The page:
Lakers youngsters are soaking in Kobe Bryant’s retirement tour

Lakers forward Kobe Bryant (24) celebrates with teammates D'Angelo Russell and Lou Williams during the second half on Wednesday.

Lakers forward Kobe Bryant (24) celebrates with teammates D’Angelo Russell and Lou Williams during the second half on Wednesday.

(Rob Carr / Getty Images)

There’s a 37-year-old saying goodbye to the NBA in his 20th and final season.

But there are three Lakers starters — ages 19, 21 and 23 — trying to get a foothold in the league, hoping to have long, productive careers.

The balancing act between old and young will be displayed almost continually over the final four-plus months of Kobe Bryant’s in-season retirement party.

It will sometimes be awkward, such as Tuesday’s game in Philadelphia. Bryant distorted the offense by taking 26 shots, a whopping 17 from three-point range, in an embarrassing 103-91 loss in his hometown.

Other times, the balance will be better, like the Lakers’ unexpected 108-104 victory over Washington in which seemingly everybody contributed.


If the Lakers’ youth feels left out — or worse, forgotten — it’s not being expressed.

D’Angelo Russell, the youngest of the Lakers’ starters, said he felt like “a fan” while playing in Wednesday’s game, Bryant’s best of the season (31 points).

“Just to really get to witness it and see it in person,” Russell said, all but shaking his head in teenage wonderment.

The second-youngest starter, Julius Randle, was equally awestruck. The fan adulation and media attention has been non-stop since Bryant declared on Sunday he would retire after this season.

“It’s like Michael Jackson’s coming to town or something like that,” Randle said. “I haven’t seen anything like it.”

No one is comparing Bryant’s final lap to the happy-go-lucky chaos surrounding the “Showtime” Lakers, the 1990s Chicago Bulls or even the Bryant-Shaquille O’Neal teams of the early 2000s.

There will not be a championship run at the end of this rainbow. And many game nights will end with quiet Lakers locker rooms while Bryant makes the long walk to whatever interview room the host arena can offer.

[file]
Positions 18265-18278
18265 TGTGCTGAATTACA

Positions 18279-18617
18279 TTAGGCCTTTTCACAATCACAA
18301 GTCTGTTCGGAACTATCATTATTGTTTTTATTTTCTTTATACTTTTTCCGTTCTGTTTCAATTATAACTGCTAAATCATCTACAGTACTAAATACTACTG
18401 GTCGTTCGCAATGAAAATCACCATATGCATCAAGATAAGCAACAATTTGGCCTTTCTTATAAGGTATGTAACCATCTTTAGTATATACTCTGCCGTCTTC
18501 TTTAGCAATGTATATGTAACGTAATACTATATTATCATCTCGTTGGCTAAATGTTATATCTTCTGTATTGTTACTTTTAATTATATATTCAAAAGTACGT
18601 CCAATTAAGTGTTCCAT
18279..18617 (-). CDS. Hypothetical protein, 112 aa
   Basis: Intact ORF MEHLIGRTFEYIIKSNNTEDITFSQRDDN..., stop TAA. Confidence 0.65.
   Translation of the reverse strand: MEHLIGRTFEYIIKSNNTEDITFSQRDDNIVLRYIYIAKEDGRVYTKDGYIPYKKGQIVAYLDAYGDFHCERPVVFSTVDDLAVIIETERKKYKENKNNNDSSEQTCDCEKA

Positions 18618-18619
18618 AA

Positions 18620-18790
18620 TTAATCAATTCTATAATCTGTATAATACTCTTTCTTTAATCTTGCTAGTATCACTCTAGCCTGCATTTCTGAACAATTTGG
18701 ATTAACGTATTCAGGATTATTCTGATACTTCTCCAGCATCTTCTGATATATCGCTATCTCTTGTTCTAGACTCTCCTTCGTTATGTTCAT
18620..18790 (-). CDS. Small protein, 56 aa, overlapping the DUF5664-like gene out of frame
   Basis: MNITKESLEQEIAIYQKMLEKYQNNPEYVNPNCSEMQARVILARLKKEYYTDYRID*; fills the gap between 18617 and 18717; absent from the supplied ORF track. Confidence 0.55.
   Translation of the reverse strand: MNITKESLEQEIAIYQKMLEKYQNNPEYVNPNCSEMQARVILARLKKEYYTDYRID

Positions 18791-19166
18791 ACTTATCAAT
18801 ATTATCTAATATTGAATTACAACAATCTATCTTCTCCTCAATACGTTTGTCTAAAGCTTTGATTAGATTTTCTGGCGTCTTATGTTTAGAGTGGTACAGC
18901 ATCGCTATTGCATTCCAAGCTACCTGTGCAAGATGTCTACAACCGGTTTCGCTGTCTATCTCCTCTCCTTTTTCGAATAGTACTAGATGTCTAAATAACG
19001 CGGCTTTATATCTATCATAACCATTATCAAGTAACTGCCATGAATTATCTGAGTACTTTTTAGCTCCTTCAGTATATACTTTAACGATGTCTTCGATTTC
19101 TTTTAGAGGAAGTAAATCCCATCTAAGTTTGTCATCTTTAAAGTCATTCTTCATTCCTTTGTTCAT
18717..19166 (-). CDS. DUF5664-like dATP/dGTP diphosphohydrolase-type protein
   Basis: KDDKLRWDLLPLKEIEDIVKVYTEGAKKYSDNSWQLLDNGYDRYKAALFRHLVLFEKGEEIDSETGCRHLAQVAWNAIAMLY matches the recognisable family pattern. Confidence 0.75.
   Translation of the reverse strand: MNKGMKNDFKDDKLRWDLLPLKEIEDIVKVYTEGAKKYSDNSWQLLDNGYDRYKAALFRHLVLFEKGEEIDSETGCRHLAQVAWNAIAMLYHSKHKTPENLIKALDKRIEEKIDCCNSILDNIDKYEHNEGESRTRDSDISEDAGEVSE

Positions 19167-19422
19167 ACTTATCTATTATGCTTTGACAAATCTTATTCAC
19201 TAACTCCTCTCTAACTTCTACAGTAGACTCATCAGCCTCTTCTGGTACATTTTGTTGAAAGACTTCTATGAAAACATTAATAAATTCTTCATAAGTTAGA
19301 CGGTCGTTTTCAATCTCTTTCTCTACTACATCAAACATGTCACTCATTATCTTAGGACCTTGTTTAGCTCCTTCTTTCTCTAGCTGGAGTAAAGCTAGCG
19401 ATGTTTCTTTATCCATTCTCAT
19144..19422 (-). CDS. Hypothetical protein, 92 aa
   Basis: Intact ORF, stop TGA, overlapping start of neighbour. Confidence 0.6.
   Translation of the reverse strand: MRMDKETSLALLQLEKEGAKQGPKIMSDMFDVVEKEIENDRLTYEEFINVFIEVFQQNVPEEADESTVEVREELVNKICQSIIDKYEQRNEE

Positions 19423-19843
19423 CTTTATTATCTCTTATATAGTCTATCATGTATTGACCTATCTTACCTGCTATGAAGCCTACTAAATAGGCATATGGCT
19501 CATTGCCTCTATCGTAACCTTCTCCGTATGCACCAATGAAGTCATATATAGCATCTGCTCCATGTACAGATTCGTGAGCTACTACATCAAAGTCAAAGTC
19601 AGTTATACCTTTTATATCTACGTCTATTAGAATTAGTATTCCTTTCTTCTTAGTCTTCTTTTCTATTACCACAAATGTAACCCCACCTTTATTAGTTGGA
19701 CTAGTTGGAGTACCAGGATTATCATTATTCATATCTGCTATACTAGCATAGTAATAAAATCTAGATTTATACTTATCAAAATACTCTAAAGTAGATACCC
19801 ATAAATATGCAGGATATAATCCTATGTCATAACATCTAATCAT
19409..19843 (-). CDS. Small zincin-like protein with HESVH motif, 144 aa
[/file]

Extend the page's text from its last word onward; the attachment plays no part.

Perhaps Bryant deserves a hall pass for the next 64 games. He gave the Lakers five championships in seven trips to the NBA Finals.

Plus, the Lakers (3-15) are going nowhere in the standings and, nudge, nudge, it wouldn’t hurt them to finish with a poor record if they want to keep their first-round pick in next June’s draft. It is top-three protected, meaning the Lakers don’t have to give it to Philadelphia if it is among the top three after the draft lottery.


So the jokes have already started about the young Lakers stealing shoes, jerseys and other memorabilia from Bryant as keepsakes from his goodbye tour.

“It’s a long season. I’ll try to get something every game,” Russell said.

Jordan Clarkson, the eldest of the three Lakers juniors, has the most at stake. He becomes a restricted free agent next July and this season means a lot to his future earnings.

He sometimes shows poor body language in games the Lakers lose. He possesses a portion of Bryant’s greatest attributes — to continually get better and to win — but seems at ease with the Bryant bonanza.

“This is greatness, man. Everybody wants to see his last go-round,” Clarkson said. “It’s definitely cool to be a part of it. It’s crazy for sure.”

Clarkson said he even admired Bryant’s boldness.

“I told him this to his face: He’s one of the craziest dudes I know, mentally and on the court,” Clarkson said. “Some of the shots he takes and how aggressive he is, I think it’s just amazing. The stuff he’s doing is just unreal and he’s been doing it for so long.”

Clarkson had one last request. It was aimed at the camera crew Bryant hired to document his final season.

“Hopefully,” he said, grinning, “I make the film.”

Right choice

Everybody thought this was Bryant’s last year. Except him, seemingly.

For more than a month, his shooting accuracy tumbled as his attempts banged off the rim (often hitting the front of it, a sign of weakening leg strength).

He’s glad he finally called it a career, saying he felt “much more relaxed.”

Not every arena will be as electric as Philadelphia and, to a surprising degree, Washington. There will be some less-frenzied crowds in the Lakers’ final 31 road games.

Bryant was hoping to enjoy it all regardless.

“I just hope I can stay injury-free,” he said.

Lakers tonight


When: 5 p.m. PST Friday.

Where: Philips Arena.

On the air: TV: TWC SportsNet, TWC Deportes; Radio: 710, 1330.

Records: Lakers 3-15; Hawks 12-9.

Record vs. Hawks (2014-15): 1-1.

Update: The Hawks don’t look like the team that started out 40-8 last season, but they own victories at Oklahoma City and at Memphis. Problem is, they’ve also lost to Brooklyn and twice to Minnesota. One of the Lakers’ best games last season came at Atlanta, a 114-109 victory that led to Nick Young calling himself the best shooter of all time (he scored 17 points).

Twitter: @Mike_Bresnahan


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